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About the study
The first known attempt to carry out any systematic general research into the Relf surname was made during the 1980s by people like Brian Relf, Eddie Clarke, Steve Chapman and Chris Relf.
In 1990 Brian Relf floated the idea of forming a One-Name Society among the many enthusiastic genealogical researchers of the Relf surname. The Relf Society was form later that year and was rename the following year to the "International Relf Society" in recognition of it burgeoning international membership. A Newsletter was started in the winter of 1990 and four issues of the "The Wolf Pack" have been published ever since.
The Society broadened its research to include the more common variants of the Relf surname such as Relfe, Realf, Riulf, and Relph - although surnames such as Ralph and Rolph/Rolf(e) are also monitored by the society.
One of the aims of the International Relf Society is to foster the study of the Relf surname and its variants with the intention of sponsoring the publication of definitive research where appropriate.
The Penguin Dictionary of Surnames simply defines 'Relf' as a Sussex name, but in fact the name is now spread pretty widely. Certainly the first trace of the name so far discovered is of a John Relf listed in the 1197 Subsidy Rolls for Sussex (Lewes Record Office). The next trace is in the 1397 Sussex Subsidy Rolls. Subsequently, the name crops up fairly regularly, and a large number of Relfs still live in Sussex. But the name can also be found in most parts of the world where European influence has achieved significance. There is even rumour of a branch in Africa though thee are no details found yet. There is evidence that it extends to the North American Indians and Relfs have married into Burmese, Sikh and other diverse cultures.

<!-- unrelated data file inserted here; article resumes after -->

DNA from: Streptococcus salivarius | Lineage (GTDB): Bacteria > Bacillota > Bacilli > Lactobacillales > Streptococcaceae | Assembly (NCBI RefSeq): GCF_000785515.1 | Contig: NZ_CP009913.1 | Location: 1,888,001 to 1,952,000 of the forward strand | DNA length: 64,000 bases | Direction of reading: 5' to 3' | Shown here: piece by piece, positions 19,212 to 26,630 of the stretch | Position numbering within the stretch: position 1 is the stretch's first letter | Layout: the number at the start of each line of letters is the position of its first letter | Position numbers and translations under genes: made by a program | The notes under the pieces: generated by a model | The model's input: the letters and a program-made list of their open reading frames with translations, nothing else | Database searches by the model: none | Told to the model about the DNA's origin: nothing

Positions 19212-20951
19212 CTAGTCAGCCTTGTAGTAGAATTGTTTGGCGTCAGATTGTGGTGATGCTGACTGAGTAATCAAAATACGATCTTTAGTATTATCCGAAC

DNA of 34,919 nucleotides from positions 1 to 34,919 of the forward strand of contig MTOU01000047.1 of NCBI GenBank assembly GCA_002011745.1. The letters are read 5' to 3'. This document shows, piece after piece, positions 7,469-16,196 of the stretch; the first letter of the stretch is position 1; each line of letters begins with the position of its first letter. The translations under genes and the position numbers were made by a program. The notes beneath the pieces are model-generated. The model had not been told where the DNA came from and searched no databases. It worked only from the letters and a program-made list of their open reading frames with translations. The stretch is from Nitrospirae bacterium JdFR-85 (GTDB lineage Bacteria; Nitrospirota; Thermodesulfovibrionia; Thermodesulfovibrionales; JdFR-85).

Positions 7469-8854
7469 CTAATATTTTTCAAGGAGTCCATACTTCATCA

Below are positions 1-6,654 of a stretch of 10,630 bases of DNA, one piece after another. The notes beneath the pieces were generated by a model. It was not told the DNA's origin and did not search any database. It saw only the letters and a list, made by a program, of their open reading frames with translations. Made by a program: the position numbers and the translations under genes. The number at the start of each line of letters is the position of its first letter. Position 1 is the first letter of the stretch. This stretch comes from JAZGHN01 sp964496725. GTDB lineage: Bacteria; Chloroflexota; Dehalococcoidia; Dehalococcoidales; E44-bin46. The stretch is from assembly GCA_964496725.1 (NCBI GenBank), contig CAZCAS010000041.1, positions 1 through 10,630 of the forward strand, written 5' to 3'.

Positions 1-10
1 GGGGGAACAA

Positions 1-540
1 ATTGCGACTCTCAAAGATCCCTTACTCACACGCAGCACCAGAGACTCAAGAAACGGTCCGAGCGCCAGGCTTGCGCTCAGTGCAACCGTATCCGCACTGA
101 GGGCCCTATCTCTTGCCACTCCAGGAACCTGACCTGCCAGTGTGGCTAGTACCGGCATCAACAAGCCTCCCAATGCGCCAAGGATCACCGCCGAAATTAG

The name Relf is indubitably also of Scandinavian origin. It is found in Old Norse as Hrolfe, in Old Swedish and Old Danish as Rolf, and means 'wolf'. It was imported into France during the various Nordic invasions, where it became an hereditary surname encouraged by the legalization of hereditary descent of fiefdoms. In AD 877 it became permissible in law for a son to inherit the fief of his father and with it he usually took also the family surname. In AD 911, Rolf (spelled Relf in some sources) became the first Duke of Normandy and it became a fashionable name. No doubt a number of Rolfs followed close behind William the Conqueror on the march against England in AD 1066, and later settled in the plundered lands; others would follow later to join their relatives, and for this reason to this day most Relfs and similar names are found in the south east of England.
If you want more details about the origins of the Relf surname, please visit Origins of the Relf surname.
Historical occurrences of the name
- In 1634, the Heralds Visitation to Sussex recorded a grant of arms to William Relfe of Mayfield . William Relf purchased the Lordship of the Manor of Ashburnham but was forced to sell it only a few years later.